Sale and Production of Eight Toyota Models Halted

January 27th, 2010

2009 Matrix wagons at a Colorado dealer

Toyota has finally acknowledged that it has a major safety problem with unintended acceleration. The sticking pedal has reared its head again, after a 4.3-million-vehicle recall last fall and after the floormat issue (which sounded like a coverup to many). Now with a 2.3-million-vehicle recall last week, Toyota isn’t really sure what the cause is, so they must halt sales and production of the most popular Toyota models. This is a rare and serious action for an automaker.

The story has gained wide circulation and comment, of course, in the business and automotive press. You can find good basic coverage here and here. The cars include: Camry (gas, not hybrid), Corolla, RAV4, Matrix, Avalon, Tundra, Highlander, and Sequoia. Dealers are freaking out, the stock is tanking, and the company is taking an enormous hit in public confidence. The NHTSA said Toyota is “legally bound” to stop selling cars in the U.S. it knows are defective. Wham-o.

Commentators have compared the company’s action to what Johnson & Johnson did in 1982 with the Tylenol scare. J&J pulled the product off store shelves—all of it, everywhere in the country—and the president of the company went on TV with effective, regular updates about what was being done, the speed of the recall, and risks to consumers. It was a classic case in damage control.

Toyota’s problem is not limited to a few bottles of poison-tainted painkiller, however. And it may not be limited to defective pedal assemblies, which the company was quick to attribute to one supplier. There are suggestions that the drive-by-wire system, used in almost all its vehicles, could be at fault. (The company says no.) These computer-driven throttle-relay systems are found in all new Toyota and Lexus cars. Think about that for a minute.

It will take time and engineering analysis to find out the cause of at least 19 people dying in accidents attributed to unintended acceleration. But why has it taken so long? That’s just one of many questions Toyota will have to answer. It will also take time to get 2 million replacement pedals made, after they determine the proper design. And who will get the parts first? Factories or dealers?

Akio ToyodaMeanwhile, the company’s reputation for quality and consumer confidence is bound to suffer. People will begin to wonder whether they should be driving these cars. Audi, faced with the unintended acceleration issue some years ago, tried to stonewall the problem—and almost drove the company to ruin. Let’s hope the new regime of Toyota management has learned from that. Japanese companies seem to be more sensitive to public opinion. Now Akio Toyoda (right), new president and grandson of the founder, has shown signs of concern about the company’s reputation.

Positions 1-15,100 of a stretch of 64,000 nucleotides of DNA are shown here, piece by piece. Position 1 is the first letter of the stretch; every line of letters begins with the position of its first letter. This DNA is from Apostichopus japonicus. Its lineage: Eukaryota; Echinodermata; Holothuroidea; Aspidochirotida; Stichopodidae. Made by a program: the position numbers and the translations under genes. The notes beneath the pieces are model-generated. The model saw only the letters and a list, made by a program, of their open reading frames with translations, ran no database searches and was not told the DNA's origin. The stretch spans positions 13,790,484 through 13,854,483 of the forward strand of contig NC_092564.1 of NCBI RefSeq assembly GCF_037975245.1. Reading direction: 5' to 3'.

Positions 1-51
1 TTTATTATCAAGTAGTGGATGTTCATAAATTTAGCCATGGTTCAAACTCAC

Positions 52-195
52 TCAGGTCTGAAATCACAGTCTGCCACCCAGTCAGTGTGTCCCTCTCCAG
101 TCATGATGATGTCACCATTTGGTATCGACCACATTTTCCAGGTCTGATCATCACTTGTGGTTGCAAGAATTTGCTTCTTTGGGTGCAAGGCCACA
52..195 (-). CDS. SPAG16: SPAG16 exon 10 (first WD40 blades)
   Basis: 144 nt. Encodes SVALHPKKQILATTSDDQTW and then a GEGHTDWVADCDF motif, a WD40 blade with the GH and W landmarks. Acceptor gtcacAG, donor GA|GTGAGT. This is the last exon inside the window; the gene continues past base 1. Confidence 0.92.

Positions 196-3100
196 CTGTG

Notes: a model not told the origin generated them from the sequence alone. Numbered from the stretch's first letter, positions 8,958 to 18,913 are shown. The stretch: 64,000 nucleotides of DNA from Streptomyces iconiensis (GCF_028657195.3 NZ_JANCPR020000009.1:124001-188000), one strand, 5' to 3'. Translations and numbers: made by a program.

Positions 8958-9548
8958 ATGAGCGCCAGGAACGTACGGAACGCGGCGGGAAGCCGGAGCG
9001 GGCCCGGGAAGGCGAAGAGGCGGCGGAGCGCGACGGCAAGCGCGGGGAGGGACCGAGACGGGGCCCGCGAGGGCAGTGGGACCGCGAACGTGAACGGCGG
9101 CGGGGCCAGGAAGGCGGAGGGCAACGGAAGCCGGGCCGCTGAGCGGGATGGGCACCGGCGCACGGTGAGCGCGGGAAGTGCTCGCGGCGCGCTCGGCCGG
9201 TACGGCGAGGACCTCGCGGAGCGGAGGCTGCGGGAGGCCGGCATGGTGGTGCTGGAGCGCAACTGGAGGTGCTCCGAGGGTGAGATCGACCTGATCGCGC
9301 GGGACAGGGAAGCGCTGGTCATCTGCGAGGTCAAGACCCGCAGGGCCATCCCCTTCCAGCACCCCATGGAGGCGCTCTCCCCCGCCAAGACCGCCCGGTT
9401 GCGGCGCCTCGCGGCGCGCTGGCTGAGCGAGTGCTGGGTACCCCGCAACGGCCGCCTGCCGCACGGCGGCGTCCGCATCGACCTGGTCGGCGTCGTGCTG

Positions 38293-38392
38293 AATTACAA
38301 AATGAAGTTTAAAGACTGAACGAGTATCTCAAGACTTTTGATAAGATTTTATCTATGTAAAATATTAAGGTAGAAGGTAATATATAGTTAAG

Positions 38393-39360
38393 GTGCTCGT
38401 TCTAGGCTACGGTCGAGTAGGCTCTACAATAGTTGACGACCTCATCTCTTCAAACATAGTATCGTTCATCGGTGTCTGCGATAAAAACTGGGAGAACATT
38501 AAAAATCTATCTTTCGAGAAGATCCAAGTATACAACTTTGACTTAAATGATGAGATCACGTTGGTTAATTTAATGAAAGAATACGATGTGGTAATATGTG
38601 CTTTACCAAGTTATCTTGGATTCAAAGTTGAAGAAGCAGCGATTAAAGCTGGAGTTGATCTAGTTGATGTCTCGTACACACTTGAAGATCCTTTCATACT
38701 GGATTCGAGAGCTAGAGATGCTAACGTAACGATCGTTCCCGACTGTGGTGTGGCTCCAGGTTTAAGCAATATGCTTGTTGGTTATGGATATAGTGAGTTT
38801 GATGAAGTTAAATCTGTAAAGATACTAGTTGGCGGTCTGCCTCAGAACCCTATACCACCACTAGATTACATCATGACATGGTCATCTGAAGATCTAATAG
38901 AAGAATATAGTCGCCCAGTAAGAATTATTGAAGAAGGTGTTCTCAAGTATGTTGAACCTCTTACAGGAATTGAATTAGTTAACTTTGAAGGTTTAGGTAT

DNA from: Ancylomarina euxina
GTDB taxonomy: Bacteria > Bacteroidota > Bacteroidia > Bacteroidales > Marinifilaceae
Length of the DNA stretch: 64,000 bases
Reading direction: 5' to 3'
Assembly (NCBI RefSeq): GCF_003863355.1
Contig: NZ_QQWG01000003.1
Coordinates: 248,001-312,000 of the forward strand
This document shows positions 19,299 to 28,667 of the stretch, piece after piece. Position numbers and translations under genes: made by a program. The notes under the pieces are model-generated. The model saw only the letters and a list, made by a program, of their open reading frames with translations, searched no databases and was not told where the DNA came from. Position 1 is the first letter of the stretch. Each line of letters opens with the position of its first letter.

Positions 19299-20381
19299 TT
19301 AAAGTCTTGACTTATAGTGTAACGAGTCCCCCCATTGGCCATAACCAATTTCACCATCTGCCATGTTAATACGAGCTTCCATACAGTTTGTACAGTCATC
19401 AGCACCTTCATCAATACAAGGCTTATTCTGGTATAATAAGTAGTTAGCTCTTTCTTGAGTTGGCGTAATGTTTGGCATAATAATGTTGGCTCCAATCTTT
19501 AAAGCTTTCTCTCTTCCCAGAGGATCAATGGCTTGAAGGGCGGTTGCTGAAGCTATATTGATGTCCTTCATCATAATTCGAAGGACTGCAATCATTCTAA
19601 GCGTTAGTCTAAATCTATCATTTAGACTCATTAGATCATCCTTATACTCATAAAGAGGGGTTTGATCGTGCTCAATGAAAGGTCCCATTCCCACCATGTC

He’s supposedly a reticent man, but a thoughtful one. We would urge him to lose his reticence and get out front with the media—immediately—and never forget what happened to Audi.

Do you think Toyota has handled the unintended acceleration problem well so far? They have indeed done a right thing by stopping production and sales. Can or should they do more?

—jgoods

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  1. panayoti
    | #1

    You said it all in your opening. They’ve known about this for months and like someone caught with their hand in the cookie jar, did what everybody else does. They denied, grudgingly admitted a problem, partially disclosed the minimum of information, recalled vehicles and now, with the NHTSB putting a gun to their head, finally fessed up.

    What puzzles me is why has it taken so long to find a solution to the problem. We know that the assembly unit was made by two companies. One had the problem and the other didn’t. Doh?? These are supposedly smart guys that ate our lunch for years and now they can’t figure this out??
    Cynical ole me suspects that there might be more hiding under the bed.

  2. jgoods
    | #2

    @panayoti
    You may be right about more to come. Toyota has always run a very tight ship and doesn’t disclose things willingly. Maybe that will change with Akio in charge. Given this disaster, it has to. Good story in the Economist back in December re the company’s problems: http://www.economist.com/displaystory.cfm?story_id=15064411. But they sure as hell don’t know how to do PR or crisis communications.

  3. Filip
    | #3

    Well, I’m sure glad I bought my 2010 Tundra three weeks ago, today it would have been impossible

  4. Filip
    | #4

    Ok, on the serious side. The authors of this blog love to point out as soon as any flaw is found in Toyota quality. Why, because of their unbeatable reputation for quality. If I was the author, I would do the same thing, it creates a more interesting read. If we constantly wrote about the poor quality of brands like Chrysler, it would be old news.

    The irony of the Toyota recall and how it relates to this blog entry is that Toyota is getting their accelerators from two manufacturers, one American company in Indiana, and one Japanese company. Having a 2010 Tundra I of course contacted my dealership. The first thing they told me, “check if your pedal has CTS stamped on it”.

    Could it be that we loath in the Toyota quality recall only to find out that the recall only affects components made in America?

    We’re about to find out….

    In the meantime, keep the foot off the pedal, and switch to neutral if the car accelerators (assuming you havent turned on cruise control:)

  5. TravisG
    | #5

    Filip makes a good point here… I don’t think its so much the quality issue, but the cover ups that seem to have been going on. If Toyota’s CEO would just fess up with the public and talk to us about this issue, it would go away much faster. Instead, denials have created a storm that keeps damaging the reputation.

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